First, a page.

# Thread: pointwise and uniform convergence problem

1. ## pointwise and uniform convergence problem

Determine the convergence, both pointwise and uniform, on [0,1] for each of the following sequences:

1) $\displaystyle S_n(x)= n^2x^2(1-cos1/[nx]), x not= 0; S_n(0)=0$.

2) $\displaystyle S_n(x)= nx/(x+n)$.

3) $\displaystyle S_n(x)= (1-cosnx)/nx, x not= 0; S_n(0)= 0$.

4) $\displaystyle S_n(x)= nsin(x/n)$.

I'm really struglling with these uniformly convergence problems, any help would be appreciated

2. For example, did you have any problems finding $\displaystyle S(x)=\lim_{n\to +\infty}S_n(x)$ ?

3. Originally Posted by FernandoRevilla
For example, did you have any problems finding $\displaystyle S(x)=\lim_{n\to +\infty}S_n(x)$ ?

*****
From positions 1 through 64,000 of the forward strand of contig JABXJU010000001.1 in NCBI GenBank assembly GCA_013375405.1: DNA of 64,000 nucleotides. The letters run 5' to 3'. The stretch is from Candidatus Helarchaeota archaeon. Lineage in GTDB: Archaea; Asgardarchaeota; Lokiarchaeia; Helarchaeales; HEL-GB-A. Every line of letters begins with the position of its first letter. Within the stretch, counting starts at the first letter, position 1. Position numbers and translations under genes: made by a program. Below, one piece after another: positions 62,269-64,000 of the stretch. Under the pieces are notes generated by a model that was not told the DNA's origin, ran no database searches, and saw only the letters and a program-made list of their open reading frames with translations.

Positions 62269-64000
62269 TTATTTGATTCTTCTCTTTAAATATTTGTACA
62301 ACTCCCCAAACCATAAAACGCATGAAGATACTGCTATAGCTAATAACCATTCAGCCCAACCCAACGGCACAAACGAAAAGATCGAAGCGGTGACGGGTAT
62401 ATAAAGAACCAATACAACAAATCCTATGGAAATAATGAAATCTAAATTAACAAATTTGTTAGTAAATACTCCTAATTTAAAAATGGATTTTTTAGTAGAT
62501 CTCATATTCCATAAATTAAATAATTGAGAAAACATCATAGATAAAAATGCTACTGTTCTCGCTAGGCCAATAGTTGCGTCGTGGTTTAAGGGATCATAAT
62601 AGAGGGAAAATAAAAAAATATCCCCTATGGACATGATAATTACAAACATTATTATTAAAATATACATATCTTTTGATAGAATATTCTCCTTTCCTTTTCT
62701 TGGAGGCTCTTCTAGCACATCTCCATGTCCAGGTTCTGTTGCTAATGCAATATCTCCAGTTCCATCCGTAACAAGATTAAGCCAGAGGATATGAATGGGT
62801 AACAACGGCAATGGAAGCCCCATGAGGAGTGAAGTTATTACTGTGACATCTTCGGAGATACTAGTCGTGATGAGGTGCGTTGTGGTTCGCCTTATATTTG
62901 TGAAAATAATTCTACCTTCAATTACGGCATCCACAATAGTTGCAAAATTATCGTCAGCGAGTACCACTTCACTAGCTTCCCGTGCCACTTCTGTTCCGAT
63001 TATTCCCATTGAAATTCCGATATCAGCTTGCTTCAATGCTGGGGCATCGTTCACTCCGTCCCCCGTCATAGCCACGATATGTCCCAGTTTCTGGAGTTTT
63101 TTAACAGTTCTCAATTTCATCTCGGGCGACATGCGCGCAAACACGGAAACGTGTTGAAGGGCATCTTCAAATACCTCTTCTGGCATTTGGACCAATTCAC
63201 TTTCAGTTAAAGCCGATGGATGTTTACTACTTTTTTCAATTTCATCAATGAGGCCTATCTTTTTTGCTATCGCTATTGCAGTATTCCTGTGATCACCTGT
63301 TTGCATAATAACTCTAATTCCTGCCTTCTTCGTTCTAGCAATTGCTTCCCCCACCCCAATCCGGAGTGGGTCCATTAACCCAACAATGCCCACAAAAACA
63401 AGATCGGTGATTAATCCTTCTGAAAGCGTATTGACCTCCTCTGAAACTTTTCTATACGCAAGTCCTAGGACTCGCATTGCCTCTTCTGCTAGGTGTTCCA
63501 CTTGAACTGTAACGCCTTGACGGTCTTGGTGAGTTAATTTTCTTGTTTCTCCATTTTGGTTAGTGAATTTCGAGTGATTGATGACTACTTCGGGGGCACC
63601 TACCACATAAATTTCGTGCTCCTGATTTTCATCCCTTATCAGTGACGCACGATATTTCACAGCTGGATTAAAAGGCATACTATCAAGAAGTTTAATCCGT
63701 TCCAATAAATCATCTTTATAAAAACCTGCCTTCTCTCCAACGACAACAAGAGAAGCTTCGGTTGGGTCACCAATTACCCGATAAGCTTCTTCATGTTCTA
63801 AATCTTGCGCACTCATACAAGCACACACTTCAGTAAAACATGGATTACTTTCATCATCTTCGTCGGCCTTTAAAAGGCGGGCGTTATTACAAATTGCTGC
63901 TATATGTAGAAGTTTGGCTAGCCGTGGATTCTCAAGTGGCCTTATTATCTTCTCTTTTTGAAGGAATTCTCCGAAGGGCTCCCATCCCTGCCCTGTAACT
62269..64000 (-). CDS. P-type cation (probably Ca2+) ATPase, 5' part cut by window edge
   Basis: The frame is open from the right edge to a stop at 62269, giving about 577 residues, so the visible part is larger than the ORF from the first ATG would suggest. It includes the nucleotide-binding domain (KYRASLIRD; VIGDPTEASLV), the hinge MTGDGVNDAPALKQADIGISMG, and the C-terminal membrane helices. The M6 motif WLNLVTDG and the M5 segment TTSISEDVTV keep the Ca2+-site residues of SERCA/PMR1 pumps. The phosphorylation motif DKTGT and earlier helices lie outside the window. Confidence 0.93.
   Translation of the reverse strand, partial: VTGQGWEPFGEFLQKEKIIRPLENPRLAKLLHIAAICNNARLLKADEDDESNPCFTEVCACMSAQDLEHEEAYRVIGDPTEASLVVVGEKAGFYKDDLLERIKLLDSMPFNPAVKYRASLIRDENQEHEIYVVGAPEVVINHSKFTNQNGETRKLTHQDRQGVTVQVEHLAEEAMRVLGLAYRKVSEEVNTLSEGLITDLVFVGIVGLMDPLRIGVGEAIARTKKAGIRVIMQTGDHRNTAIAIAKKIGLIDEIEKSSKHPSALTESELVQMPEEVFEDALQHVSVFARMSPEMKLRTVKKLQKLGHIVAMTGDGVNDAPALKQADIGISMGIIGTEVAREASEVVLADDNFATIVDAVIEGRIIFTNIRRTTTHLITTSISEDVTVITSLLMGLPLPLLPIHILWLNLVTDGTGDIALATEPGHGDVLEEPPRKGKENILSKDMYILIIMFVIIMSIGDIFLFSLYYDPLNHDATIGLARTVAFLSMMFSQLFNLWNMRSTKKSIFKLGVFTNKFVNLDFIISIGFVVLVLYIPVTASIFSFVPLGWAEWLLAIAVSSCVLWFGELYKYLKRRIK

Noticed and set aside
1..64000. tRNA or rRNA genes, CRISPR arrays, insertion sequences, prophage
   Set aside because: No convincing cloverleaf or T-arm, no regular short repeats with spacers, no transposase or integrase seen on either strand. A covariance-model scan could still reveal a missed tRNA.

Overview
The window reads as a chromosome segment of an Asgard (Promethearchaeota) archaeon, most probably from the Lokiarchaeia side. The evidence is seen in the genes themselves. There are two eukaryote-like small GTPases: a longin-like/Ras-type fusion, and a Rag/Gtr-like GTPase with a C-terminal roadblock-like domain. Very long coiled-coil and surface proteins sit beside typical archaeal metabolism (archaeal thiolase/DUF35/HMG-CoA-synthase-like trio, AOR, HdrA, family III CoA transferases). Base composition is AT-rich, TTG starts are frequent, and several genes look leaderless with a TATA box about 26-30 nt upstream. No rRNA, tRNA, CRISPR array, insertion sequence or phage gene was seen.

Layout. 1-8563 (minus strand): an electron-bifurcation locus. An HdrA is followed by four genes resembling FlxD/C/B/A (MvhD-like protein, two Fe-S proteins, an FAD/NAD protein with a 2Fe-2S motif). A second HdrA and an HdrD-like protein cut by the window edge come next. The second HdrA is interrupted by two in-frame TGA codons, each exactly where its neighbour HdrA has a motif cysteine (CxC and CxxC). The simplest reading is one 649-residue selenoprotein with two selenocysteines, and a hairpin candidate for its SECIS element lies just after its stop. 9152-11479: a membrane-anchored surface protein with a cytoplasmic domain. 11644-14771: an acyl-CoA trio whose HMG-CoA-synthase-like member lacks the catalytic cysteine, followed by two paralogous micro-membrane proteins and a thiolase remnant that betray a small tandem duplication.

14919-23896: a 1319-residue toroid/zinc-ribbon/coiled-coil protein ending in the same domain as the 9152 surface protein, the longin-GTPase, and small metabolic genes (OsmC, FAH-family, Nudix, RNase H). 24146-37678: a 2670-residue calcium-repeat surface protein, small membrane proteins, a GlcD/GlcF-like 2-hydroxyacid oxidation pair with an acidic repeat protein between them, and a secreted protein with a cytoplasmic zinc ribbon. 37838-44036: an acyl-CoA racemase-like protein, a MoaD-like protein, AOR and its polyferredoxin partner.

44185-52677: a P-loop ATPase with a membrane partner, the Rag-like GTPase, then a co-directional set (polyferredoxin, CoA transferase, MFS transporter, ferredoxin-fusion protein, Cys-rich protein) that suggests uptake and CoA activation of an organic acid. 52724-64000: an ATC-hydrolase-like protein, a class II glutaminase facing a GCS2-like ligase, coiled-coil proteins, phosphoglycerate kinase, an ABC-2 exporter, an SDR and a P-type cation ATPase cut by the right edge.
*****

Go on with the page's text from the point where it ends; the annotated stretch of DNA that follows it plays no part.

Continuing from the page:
$\displaystyle S(x)=\lim_{n\to +\infty}S_n(x)$ actually, i'm not sure what is the difference between $\displaystyle S(x) and S_n(x)$

4. Originally Posted by wopashui
$\displaystyle S(x)=\lim_{n\to +\infty}S_n(x)$ actually, i'm not sure what is the difference between $\displaystyle S(x) and S_n(x)$

For example 2):

$\displaystyle S(x)=\displaystyle\lim_{n\to +\infty}\dfrac{x}{(x/n)+1}=\dfrac{x}{0+1}=x$

So, $\displaystyle S_n:[0,1]\to \mathbb{R}$ converges pointwise to $\displaystyle S:[0,1]\to \mathbb{R},\; S(x)=x$. Try to find $\displaystyle S(x)$ for the rest.